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Fallout 76 Developers Implement Patch 11 Hotfix



Fallout 76

The developers behind Fallout 76 have implemented a new hotfix that squashes some more bugs.

The new Fallout 76 hotfix, which was implemented yesterday, affects one specific item of importance, some loot, and an issue with stability and performance.

The item that has been hot fixed is the online action role-playing game’s Power Armor. Now, Power Armor will remain in a player’s inventory if they leave a world when entering Power Armor and enter a new world. Before the hotfix, there was an issue that left players Power Armor-less in this specific instance.

Another important hotfix that has been implemented fixes a problem where legendary enemies didn’t drop legendary items when defeated.

However, all is not entirely well when it comes to Legendaries. A bug still exists that labels non-legendary enemies as Legendary, and these mislabeled enemies do not naturally drop legendary items when killed. The developers of Fallout 76 are working to fix this issue — which, one would think, wouldn’t be the hardest bug to squash. We assume it will be fixed in the next patch.

Bethesda’s Fallout and Elder Scrolls series are notoriously buggy and unstable, and Fallout 76 is no different. Still, the developers have reportedly fixed a C.A.M.P. problem that could cause a server crash.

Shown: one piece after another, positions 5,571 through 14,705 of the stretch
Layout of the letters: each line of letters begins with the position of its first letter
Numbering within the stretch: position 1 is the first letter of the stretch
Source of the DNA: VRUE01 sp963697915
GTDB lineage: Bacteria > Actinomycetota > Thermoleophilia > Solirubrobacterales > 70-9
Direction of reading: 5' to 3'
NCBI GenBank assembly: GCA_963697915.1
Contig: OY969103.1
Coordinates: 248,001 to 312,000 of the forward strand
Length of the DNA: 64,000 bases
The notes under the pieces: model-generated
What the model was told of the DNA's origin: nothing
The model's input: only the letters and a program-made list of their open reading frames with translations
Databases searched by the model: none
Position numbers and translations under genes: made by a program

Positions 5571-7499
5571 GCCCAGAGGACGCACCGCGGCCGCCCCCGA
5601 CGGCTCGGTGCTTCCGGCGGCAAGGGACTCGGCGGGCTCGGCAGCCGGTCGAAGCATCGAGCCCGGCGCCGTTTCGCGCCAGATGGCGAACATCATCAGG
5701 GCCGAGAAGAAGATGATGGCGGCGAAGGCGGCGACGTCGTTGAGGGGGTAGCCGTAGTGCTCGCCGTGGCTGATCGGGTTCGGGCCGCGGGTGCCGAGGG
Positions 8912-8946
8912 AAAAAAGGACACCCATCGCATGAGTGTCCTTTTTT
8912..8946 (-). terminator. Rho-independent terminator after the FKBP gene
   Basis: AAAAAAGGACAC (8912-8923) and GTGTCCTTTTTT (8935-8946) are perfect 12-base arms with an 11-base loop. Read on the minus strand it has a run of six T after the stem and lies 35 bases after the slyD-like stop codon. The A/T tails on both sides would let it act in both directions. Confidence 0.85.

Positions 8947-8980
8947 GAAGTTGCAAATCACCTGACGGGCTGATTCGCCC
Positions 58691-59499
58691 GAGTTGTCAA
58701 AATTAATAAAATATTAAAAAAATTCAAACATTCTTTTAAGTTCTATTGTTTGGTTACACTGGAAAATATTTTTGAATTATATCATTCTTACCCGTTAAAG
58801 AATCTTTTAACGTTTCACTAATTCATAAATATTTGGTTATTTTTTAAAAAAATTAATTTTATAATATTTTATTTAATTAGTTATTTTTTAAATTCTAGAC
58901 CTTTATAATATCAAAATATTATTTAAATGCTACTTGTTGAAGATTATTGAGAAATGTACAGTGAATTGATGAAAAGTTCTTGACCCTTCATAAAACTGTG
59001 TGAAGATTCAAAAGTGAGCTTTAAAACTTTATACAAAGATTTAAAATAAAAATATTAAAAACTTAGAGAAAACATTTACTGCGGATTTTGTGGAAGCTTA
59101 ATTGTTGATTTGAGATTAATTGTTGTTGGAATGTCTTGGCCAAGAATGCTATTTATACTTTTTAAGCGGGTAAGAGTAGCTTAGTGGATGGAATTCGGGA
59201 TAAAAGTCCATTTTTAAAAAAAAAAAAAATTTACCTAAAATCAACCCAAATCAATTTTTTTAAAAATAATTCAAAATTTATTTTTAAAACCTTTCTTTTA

The Fallout 76 hotfix comes only two days after the game’s Patch 11, which measured in at roughly 5.5 GB for the console versions of the game and less than half that (2.5 GB) for the PC version. Across all platforms, the patch was technically numbered

Fallout 76

Image courtesy of IGDB/Fallout 76 press kit.

The patch brought a whole slew of improvements, but the game has not found critical success. The PC version has a MetaScore of 52 and a downright atrocious User Score of 2.8.

What do you think of Patch 11 and yesterday’s hotfix? Be sure to let us know your thoughts on the game in the comments below! 

Images courtesy of IGDB/Fallout 76 press kit, Twitter/@BethesdaSupport.

Dani Polo writes articles — which, considering where you’re reading this, makes perfect sense. He’s best known for writing technical gaming papers. He also writes about mainstream games, on subjects ranging from Halo to Minecraft. He enjoys reading about artificial intelligence and other nerdy stuff.

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